We also witness and sense in a personal way “A Meeting With a Divine Source,” here in the form of the Force, a vital Life Principle that can be twisted for selfish ends, as embodied in the young Darth Vader makeover, Kylo Ren, son of Han Solo and Princess Leia; the Force can also be used to improve the communal condition of harmony, prosperity and concord of an entire galaxy. The heroic achieves such a condition often by being “Guided By a Wise Man or Woman,” a shaman of sorts, of engaging several “Forms Of Initiation” once the heroic figures depart from the ordinary run of life and the safety of the familiar and enter the belly of the dark wood. Often some form of magic conveyances or transport vehicles allow the hero to disengage from the limits of the Ordinary, to soar, to move at the speed of light, in order to confront, conquer or escape from forces of destruction, which are most often motivated solely by grabs for power, fame or wealth. The hero often enters a “Threshold Habitation,” like the bar in Jedi where creatures from across the galaxy drink strange colored brews as they rest and socialize before gliding out into space. A similar scene prepares the young Rey and Finn for their new expedition to war against the “Forces of Destruction.” Without this opposition we would not have a story.
In the epic narrative we accompany the hero when s/he engages some form of “Atonement” with a family member, a lost friend or hero, as the hero(ine) discovers some Treasure or Boon that is recovered, like Luke’s former lite saber and where Rey, the former junk scavenger, the task of finding Luke alone in a primitive monastic setting far, far away to offer him his old weapon, which, we may see in the next installment, scoops him back into the heroic life he abandoned. Han Solo, another hero, attempts “Atonement” with his dark-souled son and is executed in the attempt.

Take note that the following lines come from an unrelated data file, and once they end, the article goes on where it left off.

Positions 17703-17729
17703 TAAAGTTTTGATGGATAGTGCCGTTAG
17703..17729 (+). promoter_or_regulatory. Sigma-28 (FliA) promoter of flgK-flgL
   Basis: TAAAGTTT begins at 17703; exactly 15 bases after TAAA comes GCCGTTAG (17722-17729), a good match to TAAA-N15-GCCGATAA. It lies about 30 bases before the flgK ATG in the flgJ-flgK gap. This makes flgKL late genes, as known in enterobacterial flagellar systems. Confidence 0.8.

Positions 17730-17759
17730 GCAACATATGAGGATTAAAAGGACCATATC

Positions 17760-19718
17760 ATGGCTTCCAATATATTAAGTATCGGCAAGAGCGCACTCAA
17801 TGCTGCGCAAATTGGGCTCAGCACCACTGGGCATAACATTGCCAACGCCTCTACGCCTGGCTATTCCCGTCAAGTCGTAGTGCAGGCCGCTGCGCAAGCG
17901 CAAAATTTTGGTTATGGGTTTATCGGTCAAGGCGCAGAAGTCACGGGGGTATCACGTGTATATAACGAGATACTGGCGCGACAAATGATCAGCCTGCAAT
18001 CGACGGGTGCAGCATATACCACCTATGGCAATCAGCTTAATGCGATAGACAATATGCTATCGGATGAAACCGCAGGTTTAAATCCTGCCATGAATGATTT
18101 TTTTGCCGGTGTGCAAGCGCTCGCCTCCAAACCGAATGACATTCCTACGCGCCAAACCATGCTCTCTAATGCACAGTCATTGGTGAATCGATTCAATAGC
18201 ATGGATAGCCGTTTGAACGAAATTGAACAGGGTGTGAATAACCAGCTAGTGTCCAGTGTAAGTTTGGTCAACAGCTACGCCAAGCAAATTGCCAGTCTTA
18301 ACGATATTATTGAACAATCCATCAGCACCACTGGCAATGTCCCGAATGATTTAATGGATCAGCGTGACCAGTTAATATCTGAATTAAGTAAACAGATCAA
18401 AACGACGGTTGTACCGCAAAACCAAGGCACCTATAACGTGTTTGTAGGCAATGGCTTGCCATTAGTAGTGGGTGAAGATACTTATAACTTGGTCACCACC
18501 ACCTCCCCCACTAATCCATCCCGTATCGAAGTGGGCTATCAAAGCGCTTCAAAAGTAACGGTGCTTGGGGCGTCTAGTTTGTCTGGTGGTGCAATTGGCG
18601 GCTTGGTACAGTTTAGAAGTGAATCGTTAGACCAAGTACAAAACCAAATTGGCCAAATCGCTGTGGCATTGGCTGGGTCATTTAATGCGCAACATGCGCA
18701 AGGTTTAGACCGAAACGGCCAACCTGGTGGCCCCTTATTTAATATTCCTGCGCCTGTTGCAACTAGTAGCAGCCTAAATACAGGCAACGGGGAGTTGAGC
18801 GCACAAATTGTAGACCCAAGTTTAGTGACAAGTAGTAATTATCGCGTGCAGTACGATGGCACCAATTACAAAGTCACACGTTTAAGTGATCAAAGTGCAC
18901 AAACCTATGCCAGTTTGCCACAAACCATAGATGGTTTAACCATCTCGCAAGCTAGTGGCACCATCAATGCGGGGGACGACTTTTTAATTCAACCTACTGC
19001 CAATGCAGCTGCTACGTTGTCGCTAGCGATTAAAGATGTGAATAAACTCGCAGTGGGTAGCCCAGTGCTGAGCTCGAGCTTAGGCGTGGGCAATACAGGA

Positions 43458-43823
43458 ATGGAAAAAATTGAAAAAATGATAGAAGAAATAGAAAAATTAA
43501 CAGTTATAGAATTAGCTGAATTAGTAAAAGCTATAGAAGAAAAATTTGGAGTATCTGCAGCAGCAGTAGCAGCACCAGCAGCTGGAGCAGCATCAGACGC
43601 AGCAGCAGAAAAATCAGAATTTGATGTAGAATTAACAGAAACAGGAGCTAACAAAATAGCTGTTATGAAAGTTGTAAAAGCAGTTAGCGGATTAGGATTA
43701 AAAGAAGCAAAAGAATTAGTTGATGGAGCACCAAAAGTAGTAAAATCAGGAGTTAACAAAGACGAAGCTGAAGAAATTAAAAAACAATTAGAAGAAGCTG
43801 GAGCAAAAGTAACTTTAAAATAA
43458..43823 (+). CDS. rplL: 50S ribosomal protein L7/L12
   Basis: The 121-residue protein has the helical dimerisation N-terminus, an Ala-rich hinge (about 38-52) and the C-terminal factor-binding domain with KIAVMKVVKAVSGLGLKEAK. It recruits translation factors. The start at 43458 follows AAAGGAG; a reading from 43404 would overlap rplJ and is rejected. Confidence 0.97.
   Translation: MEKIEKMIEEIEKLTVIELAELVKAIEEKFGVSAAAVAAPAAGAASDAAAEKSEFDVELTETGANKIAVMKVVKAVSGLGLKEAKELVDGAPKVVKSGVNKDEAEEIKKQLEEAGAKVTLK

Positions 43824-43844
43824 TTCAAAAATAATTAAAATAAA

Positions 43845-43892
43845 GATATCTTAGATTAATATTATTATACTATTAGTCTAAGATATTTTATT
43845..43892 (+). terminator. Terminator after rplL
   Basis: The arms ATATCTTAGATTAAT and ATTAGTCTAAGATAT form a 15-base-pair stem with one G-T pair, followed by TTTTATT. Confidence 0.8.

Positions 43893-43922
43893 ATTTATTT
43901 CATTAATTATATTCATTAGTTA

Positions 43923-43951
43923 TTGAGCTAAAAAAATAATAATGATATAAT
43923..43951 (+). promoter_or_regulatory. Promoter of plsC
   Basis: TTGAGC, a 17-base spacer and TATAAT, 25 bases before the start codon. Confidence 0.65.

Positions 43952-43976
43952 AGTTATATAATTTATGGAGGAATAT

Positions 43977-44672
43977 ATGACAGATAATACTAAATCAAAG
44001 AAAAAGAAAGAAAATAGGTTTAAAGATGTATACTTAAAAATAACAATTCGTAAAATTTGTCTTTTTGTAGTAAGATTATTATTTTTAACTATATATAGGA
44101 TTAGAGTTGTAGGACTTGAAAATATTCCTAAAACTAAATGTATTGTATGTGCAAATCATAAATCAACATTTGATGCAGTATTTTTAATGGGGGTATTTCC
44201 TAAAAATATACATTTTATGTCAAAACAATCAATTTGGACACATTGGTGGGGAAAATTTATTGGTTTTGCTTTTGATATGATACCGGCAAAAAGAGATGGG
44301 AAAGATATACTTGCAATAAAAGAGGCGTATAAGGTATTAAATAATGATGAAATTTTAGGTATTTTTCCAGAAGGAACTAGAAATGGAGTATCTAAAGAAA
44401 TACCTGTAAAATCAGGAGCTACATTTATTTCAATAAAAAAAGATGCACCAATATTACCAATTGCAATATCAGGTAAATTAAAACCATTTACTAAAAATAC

Most often then, in the round of the story there is “The Return” or a “Crossing Back Over the Threshold” from a world of distress into the familiar and known, a journey which requires great wit, skill, strength and helpers to survive it. Most important, though, the hero has been transformed, renewed, perhaps for the first time full of self-knowledge in both one’s tremendous gifts, as Rey learns and which frightens Ren, as well as one’s vulnerabilities. What the heroic figure returns with, in addition to other treasures, is the story itself, which, as a “Boon” or gift, is the supreme reward for carrying out, in a selfless manner, what is good for the commonwealth and moves it along to a greater awareness and exercise of its virtues and values. The story, finally, is what can be shared, be entertained by, and transformed through.
Yes, we are watching and engaging in a rich and vibrant story; but underneath the story, feeding it, as it were, is a mythology, with its own terms and conditions. Now the mythology is not a lie but rather, as one young person defined it some years ago, a myth is a story that looks false or hard to believe on the outside, but is true on the inside. Campbell called it The Power of Myth. We are each living out a myth, often hidden and below ground, which expression is the story that is our life; we partly construct it and we partly discover it. The Star Wars series’ genius is that it “awakens the force.” I think the force is the force of myth itself; if we did not sense it on some level, we would not bother paying the cost of the ticket, crossing over the threshold into the dark belly of the whale that is the theater, and sail at warp speed in the transport vehicle of the film through the galaxy, which is, finally, the space within us as well as the fascinating landscape outside us. So, to the title of this essay: Fact or Fiction, the answer is YES. For we have the fact of the Star War narratives and the Fiction of our own plots we bring to it through the conveyance of our own, very personal, myth.
Dennis Patrick Slattery, Ph.D. has been teaching for 45 years, the last 20 at Pacifica Graduate Institute in Santa Barbara, California. He lives in New Braunfels, Texas and his poetry has appeared in six books as well as magazines, newspapers, journals and online.